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Gps Terminal Services, L.L.C. Company History Timeline


1957 The Soviet Union launches the first satellite, Sputnik I.


1959 The United States Navy created the first functioning satellite navigation system, which was called TRANSIT. The system was launched with six satellites, but eventually 10 satellites were used to locate submarines.


1967 The United States Navy created the Timation satellite.


1974 The United States launches the first NAVSTAR satellite.

Even before GPS was developed, fleet telematics was invented in 1974 -- or at least the origins of it.


1978 After spending more than a decade developing NAVSTAR, which stands for Navigation System with Timing and Ranging, the military launched the first satellite that was to be part of the NAVSTAR system in February, 1978.


Beginning in 1980, the satellites also had sensors, which were designed to identify the launch or detonation of nuclear weapons.


1983 In 1983, after Soviet interceptor aircraft shot down the civilian airliner KAL 007 in restricted Soviet airspace, killing all 269 people on board, United States President Ronald Reagan announced that the GPS system would be made available for civilian uses once it was completed.


1985 Private companies begin making portable GPS receivers for the United States government.


The United States Air Force scrubbed its original plan to launch the satellite on the space shuttle after the Challenger disaster occurred in 1986, killing everyone aboard the space aircraft.


What is known, however, is that a UPS driver picked up the first batch of approximately 20 Magellan NAV 1000s from Magellan on May 25, 1989.


1990 The United States Department of Defense creates Selective Availability, which makes GPS readings less accurate for non-military users.


Old Satellite Orbiting Earth 1991 The oldest GPS satellite still in operation was launched in August 1991.

1991 Although not all of the newest satellites are in place, the United States uses GPS during the Gulf War.


1992 The 2nd Space Wing, which originally managed the system, was de-activated and replaced by the 50th Space Wing in 1992.


The government granted access to GPS tech in 1993, which meant commercial drivers could finally use this method of mapping for route development.


1995 The GPS system had a complete constellation of 27 satellites in 1995.


In 1996, President Bill Clinton determined that the system could be an asset to citizens and also the military, and issued a policy instruction that will require the development of a public system benefitting the daily user.


In fact, the first Internet-based fleet management system called PHH InterActive was established in 1997.


1998 In 1998, United States Vice President Al Gore announced plans to upgrade GPS with two new civilian signals for enhanced user accuracy and reliability, particularly with respect to aviation safety.


2000 Selective availability was discontinued, allowing users outside the US military to receive a full quality signal on May 2, 2000.

2000 In May of 2000, president Bill Clinton ended the military s deliberate degradation of civilian GPS signals that had started before the first Gulf War.


2001 Since it was originally introduced, GPS receiver technology became more affordable over time.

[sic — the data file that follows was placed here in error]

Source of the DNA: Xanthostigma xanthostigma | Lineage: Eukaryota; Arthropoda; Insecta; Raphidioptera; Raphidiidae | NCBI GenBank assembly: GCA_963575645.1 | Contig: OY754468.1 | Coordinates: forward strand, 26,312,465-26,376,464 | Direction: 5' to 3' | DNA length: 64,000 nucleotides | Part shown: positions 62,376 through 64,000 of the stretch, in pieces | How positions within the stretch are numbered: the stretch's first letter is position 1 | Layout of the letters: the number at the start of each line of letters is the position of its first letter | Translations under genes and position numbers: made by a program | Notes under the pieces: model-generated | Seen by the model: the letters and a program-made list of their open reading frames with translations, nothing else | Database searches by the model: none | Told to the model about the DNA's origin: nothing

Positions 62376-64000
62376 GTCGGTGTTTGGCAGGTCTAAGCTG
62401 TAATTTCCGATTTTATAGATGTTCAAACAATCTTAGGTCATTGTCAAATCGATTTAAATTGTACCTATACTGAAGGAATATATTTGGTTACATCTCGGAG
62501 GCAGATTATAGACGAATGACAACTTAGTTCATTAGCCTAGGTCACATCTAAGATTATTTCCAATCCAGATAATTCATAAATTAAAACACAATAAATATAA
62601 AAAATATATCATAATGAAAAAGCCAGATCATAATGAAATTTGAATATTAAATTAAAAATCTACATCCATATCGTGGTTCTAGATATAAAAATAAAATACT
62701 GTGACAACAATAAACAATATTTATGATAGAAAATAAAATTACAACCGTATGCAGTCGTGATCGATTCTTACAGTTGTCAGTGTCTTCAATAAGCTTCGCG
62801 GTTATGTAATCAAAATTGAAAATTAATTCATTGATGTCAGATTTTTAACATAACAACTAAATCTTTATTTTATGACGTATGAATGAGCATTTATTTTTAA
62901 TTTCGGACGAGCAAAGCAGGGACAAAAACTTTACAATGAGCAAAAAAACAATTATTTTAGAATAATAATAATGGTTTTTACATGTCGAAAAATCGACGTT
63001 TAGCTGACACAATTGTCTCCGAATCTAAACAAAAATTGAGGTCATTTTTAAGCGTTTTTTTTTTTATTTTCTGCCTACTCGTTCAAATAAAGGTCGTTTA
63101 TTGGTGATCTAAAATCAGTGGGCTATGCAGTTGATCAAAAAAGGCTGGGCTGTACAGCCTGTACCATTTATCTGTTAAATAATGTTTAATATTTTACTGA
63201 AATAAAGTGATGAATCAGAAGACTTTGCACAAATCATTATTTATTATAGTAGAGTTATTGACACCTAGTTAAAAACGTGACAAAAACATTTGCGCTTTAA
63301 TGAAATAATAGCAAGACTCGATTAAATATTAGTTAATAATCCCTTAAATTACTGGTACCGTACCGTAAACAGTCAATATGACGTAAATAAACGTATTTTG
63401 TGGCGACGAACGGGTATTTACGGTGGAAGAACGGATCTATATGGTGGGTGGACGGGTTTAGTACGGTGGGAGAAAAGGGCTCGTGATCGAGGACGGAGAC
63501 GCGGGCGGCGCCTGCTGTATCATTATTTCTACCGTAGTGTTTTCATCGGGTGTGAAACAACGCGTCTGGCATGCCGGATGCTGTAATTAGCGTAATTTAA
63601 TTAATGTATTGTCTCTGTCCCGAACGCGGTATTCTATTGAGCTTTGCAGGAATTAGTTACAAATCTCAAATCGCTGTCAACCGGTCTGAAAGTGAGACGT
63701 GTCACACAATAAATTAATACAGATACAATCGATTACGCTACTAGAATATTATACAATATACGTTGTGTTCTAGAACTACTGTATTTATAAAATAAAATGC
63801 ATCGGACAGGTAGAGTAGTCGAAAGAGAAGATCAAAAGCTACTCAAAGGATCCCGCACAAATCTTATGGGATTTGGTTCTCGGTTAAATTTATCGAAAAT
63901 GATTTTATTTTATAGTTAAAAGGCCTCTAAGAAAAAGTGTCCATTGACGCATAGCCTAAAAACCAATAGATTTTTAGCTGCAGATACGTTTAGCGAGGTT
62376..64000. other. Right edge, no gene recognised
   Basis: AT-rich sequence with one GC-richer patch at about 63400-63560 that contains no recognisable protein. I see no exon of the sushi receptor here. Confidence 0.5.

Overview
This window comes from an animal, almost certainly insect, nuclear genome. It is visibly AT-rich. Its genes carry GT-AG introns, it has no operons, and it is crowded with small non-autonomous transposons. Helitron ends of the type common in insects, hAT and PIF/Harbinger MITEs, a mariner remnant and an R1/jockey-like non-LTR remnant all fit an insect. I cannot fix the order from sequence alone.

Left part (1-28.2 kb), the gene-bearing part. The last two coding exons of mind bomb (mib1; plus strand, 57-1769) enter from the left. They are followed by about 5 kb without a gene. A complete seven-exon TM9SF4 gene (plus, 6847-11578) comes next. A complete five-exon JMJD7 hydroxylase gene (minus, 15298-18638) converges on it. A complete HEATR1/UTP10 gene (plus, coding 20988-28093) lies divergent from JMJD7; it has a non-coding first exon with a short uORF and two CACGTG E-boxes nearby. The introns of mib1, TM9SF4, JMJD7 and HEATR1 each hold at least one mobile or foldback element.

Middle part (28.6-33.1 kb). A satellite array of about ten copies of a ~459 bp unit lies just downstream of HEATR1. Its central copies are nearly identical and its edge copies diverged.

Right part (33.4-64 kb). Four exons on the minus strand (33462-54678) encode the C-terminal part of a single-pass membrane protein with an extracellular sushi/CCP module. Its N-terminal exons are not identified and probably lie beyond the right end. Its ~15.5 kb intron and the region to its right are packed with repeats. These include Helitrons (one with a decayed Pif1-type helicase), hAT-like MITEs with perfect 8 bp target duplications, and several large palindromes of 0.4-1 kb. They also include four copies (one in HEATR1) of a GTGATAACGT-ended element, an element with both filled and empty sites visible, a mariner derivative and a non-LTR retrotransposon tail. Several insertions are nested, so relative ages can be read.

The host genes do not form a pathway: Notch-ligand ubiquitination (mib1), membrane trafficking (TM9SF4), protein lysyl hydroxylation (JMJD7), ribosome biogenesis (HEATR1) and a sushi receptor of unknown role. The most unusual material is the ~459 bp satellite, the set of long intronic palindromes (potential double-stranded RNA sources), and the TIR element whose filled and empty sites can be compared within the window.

Two GPS developers have received the National Academy of Engineering Charles Stark Draper Prize in 2003.


2004 In 2004, United States President George W. Bush updated the national policy, replacing the executive board with the National Space-Based Positioning, Navigation, and Timing Executive Committee.

GLONASS GLObal NAvigation Satellite System is operated by Russia, although with only twelve active satellites as of 2004.

2004 Qualcomm, an electronics company, is the first to put live GPS on a mobile phone.


2005 Civilians get the first GPS channel for their use alone thanks to the new Block IIR satellites.


One GPS developer, Roger L. Easton, received the National Medal of Technology on February 13, 2006 at the White House.

In 2006, the final GPS satellite was launched to orbit the earth.


2007 In September, 2007, the United States government announced that the third generation of GPS satellites, GPS III, would be manufactured without the Selective Availability feature.


There are plans to restore GLONASS to full operation by 2008 with assistance from India.


Joined by China, Israel, India, Morocco, Saudi Arabia and South Korea, and Ukraine, the European Union developed plans for Galileo to be operational by 2010.

2010 United States launches first of 12 Block IIF satellites.


2011 In June of this year, the United States Air Force increased the size of the GPS system s working constellation into the Expandable 24 format.

In its 2011 study, NDP Consulting reported that companies that used a GPS fleet management system received 40 percent fewer citations for excessive speed.


2012 As of 2012, the United States Air Force oversaw the operation of a constellation consisting of 31 working GPS satellites as well as three decommissioned satellites.


In December 2015, a new option for the modern fleet tracking system became necessary when the Federal Motor Carrier Safety Administration FMCSA published a ruling that will require all commercial vehicles to maintain electronic logs instead of paper logs.


2016 As of June, 2016, the GPS system s constellation included 31 working satellites.


As of May 2020, confirms there are 29 operational satellites.

Published on June 23, 2020 in Fleet Management by Aarthi Ravikumar.

2020 Plans to launch another satellite are put on hold because of the COVID-19 pandemic.

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